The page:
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Serious Medicine. Extraordinary Care.

Other Complications

  • Amniotic Fluid Problems/Hydramnios/Oligohydramnios
    Too much or too little amniotic fluid around the fetus can cause problems. These include preterm labor, birth defects, and underdeveloped lungs in the fetus.
  • Anemia in Pregnancy
    Doctor appointments and baby showers aren’t the only things that can tucker you out when you’re pregnant. Anemia is a condition that also can make you feel fatigued. Find out what you need to know to safeguard yourself.
  • Asthma and Pregnancy
    With proper asthma management and good prenatal care, most women with asthma can have healthy pregnancies.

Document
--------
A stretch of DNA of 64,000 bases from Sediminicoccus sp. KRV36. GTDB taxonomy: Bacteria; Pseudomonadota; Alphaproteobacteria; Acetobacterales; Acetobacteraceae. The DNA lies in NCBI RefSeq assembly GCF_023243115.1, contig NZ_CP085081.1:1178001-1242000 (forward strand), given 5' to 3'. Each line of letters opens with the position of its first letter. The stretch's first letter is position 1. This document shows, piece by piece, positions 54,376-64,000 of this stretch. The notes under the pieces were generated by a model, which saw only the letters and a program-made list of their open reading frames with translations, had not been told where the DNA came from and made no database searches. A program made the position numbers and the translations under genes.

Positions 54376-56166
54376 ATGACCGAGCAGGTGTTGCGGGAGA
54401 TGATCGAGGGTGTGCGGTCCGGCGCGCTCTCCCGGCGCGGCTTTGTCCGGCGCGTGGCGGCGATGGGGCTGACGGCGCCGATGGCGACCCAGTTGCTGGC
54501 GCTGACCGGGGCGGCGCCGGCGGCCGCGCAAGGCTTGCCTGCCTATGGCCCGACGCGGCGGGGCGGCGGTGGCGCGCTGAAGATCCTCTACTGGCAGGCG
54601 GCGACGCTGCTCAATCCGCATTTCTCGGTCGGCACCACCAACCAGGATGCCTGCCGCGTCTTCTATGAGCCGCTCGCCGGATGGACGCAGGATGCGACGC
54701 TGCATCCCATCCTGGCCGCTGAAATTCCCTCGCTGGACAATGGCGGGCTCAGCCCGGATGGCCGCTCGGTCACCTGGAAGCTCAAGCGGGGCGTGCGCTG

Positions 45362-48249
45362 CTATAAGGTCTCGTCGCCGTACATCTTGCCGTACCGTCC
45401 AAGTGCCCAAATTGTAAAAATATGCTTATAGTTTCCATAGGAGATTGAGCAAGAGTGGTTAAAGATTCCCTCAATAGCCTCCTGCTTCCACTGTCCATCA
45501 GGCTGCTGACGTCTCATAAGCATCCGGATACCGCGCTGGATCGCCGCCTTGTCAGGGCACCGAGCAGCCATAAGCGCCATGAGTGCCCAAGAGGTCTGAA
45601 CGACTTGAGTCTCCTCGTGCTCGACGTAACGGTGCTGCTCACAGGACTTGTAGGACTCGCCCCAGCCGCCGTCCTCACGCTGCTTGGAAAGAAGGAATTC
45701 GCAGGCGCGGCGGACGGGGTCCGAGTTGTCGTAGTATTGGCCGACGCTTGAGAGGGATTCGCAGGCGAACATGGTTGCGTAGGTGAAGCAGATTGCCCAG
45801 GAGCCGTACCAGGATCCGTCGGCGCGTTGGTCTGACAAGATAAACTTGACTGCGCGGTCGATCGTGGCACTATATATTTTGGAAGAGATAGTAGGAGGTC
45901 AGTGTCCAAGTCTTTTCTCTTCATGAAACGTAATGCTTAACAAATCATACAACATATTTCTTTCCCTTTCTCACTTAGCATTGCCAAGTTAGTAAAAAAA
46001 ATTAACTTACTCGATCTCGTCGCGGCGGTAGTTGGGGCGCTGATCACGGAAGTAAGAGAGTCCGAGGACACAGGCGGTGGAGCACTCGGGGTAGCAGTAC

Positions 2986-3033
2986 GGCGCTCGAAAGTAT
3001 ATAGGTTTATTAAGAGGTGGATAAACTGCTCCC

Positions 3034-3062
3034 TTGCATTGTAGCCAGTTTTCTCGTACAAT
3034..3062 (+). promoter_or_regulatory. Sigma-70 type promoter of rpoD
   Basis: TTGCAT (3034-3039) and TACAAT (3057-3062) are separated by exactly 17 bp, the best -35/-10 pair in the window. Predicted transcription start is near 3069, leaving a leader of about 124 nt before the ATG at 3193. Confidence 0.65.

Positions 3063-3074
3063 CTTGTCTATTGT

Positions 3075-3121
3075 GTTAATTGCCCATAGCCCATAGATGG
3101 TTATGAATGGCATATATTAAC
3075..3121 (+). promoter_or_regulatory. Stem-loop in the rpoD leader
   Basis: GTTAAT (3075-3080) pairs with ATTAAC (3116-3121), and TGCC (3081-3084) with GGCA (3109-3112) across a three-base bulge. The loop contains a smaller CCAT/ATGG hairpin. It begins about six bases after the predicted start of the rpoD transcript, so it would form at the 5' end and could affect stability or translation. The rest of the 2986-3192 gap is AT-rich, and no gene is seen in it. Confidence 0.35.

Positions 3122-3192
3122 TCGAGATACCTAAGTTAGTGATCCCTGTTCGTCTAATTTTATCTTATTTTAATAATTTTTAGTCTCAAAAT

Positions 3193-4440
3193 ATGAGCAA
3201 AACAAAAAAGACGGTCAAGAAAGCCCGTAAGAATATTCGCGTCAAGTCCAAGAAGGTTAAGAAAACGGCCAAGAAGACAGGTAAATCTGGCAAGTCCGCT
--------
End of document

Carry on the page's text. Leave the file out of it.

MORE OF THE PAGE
• Bleeding in Pregnancy/Placenta Previa/Placental Abruption
    Bleeding may occur at various times in pregnancy. Although bleeding is alarming, it may or may not be a serious complication.
  • Heart Disease and Pregnancy
    In pregnancy, blood volume increases greatly. This extra fluid puts an increased workload on the heart and may cause problems for a woman with heart disease.
  • Post-Term Pregnancy
    A pregnancy that lasts more than 42 weeks is considered post-term. Post-term pregnancy is associated with longer labors and the need for cesarean delivery.
  • Rh Disease
    Rh disease occurs during pregnancy when there is an incompatibility between the blood types of the mother and baby.
  • Sickle Cell Disease in Children
    Sickle cell disease involves the red blood cells, or hemoglobin, and their ability to carry oxygen.